Fair and Unbalanced

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Mike Littwin

"The pump don't work 'cause the vandals took the handles."

Cory Gardner realizes personhood bad for at least one person (yeah, him)

To the surprise of no one,  Cory Gardner has had an epiphany that “personhood” — which he has either strongly supported or really, really strongly supported since at least 2008 — is a bad idea, particularly if you’re running for the U.S. Senate.

In the classic Friday afternoon news dump, Gardner told ace reporter Lynn Bartels that, at some undisclosed point, he changed his mind, finally figuring out what everyone had been saying for years — that “personhood” doesn’t allow for certain kinds of oft-used contraception. And now that he’s figured out what he could have figured out if he had bothered to read the amendment or any story written about the amendment, he says he “can’t support that going forward.”

Let’s be honest (we can start with you, Cory), he had no choice here. Gardner knows he had to take his medicine and try to get it out of the way early. This is a non-starter, after all. Twice “personhood” has gone before Colorado voters, and each time it has lost by a 3-to-1 count. Gardner says the people have spoken, but, by my count, they spoke about four years ago – and Gardner didn’t say anything about it until he entered the Senate race against Mark Udall.

Why now?

Because, Gardner says, he’s willing to listen – presumably to his campaign people. At other points in his life, he happily, and publicly, passed out petitions for “personhood” at his church, just to show how fundamental this principle was for him.

He’ll be asked about the timeline. Because, as the Udall campaign points out, it’s hard to pin down the exact moment of Gardner’s change of heart. For the last two years in the House, Gardner was a co-sponsor of the Life Begins at Conception Act, which is pretty much the federal version of “personhood,” because it says, well, that life begins at conception, which, it seems to me, is the whole point of “personhood.”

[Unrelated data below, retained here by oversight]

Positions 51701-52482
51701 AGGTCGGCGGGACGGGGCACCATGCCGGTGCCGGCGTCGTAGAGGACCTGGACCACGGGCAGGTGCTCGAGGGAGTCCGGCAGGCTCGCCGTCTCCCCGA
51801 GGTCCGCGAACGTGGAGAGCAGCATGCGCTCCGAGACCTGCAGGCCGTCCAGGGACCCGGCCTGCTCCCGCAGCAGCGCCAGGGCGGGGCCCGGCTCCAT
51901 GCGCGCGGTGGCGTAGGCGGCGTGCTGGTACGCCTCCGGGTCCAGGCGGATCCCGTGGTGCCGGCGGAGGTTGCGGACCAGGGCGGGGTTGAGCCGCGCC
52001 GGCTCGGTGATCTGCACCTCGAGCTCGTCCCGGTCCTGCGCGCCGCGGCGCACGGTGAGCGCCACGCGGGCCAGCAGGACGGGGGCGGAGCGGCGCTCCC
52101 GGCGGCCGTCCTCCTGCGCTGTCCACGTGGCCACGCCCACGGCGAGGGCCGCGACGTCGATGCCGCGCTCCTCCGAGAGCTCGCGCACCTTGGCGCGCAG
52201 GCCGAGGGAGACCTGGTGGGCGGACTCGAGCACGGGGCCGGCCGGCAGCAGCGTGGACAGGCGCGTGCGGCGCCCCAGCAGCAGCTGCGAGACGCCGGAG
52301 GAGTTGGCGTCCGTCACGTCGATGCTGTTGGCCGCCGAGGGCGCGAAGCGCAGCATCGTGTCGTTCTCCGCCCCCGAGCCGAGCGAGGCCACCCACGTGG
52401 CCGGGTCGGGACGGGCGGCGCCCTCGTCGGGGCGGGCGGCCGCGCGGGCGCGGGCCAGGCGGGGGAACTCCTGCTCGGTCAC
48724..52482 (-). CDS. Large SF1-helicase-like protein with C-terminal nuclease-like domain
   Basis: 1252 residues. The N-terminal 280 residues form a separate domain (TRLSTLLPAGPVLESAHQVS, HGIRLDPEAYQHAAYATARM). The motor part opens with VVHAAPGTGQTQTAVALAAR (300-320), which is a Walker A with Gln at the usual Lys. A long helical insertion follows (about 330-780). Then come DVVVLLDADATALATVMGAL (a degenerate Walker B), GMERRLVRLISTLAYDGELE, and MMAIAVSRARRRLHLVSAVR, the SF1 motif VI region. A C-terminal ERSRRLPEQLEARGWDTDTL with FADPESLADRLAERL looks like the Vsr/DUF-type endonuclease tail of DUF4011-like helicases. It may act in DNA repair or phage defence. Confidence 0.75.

Here’s an educated guess: We can figure that the very moment  Gardner conceived of entering the Senate race was also the very moment the idea of dumping “personhood” was born.

 

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About the Author

Mike Littwin

He has covered Dr. J, four presidential inaugurations, six national conventions and countless brain-numbing speeches in the New Hampshire and Iowa snow.
mlittwin@coloradoindependent.com | Twitter @mike_littwin

4 Comments

  1. ryecatcher on said:

    Glad you jumped on this one Mike. Gardner is one pretentious opportunist. Won’t take long for the voters to figure Gardner out for what he is. A rudderless fool without peddling hypocrisy.

  2. Will Morrison on said:

    Gardner stands for nothing but what works for him. He’s as shallow and arrogant as they come, and it’s a real shame that he was ever even considered for elected office, let alone put in one. He needs to be retired, not given a higher office. This state can do far better than the likes of him.

    Udall is no peach, not by a long shot, but he’s not as useless and crooked as Gardner. We need REAL representation, not some pipsqueak rich jerk who thinks he’s smarter than everyone else, especially when he knows NOTHING but what those even richer than he is tell him to believe.

    RETIRE CORY GARDNER.

  3. James Bowen on said:

    Like his mentors Wayne Allard and Greg Brophy he has the talking points that get votes down pat and thus is an excellent politician,and like them he is an ineffective legislator. He is just a prettier face of the cynical right wing pol.

  4. Hagia on said:

    Can’t stand this man. He comes from the same area in Colorado that I do, and his support of a strong, honest work ethic is a farce. I also think he grayed his hair a bit in the last little while to make himself look more worldly, wise, and suave. Unfortunately, meaningful experience just doesn’t come that easily. Send this this guy back to the farm.

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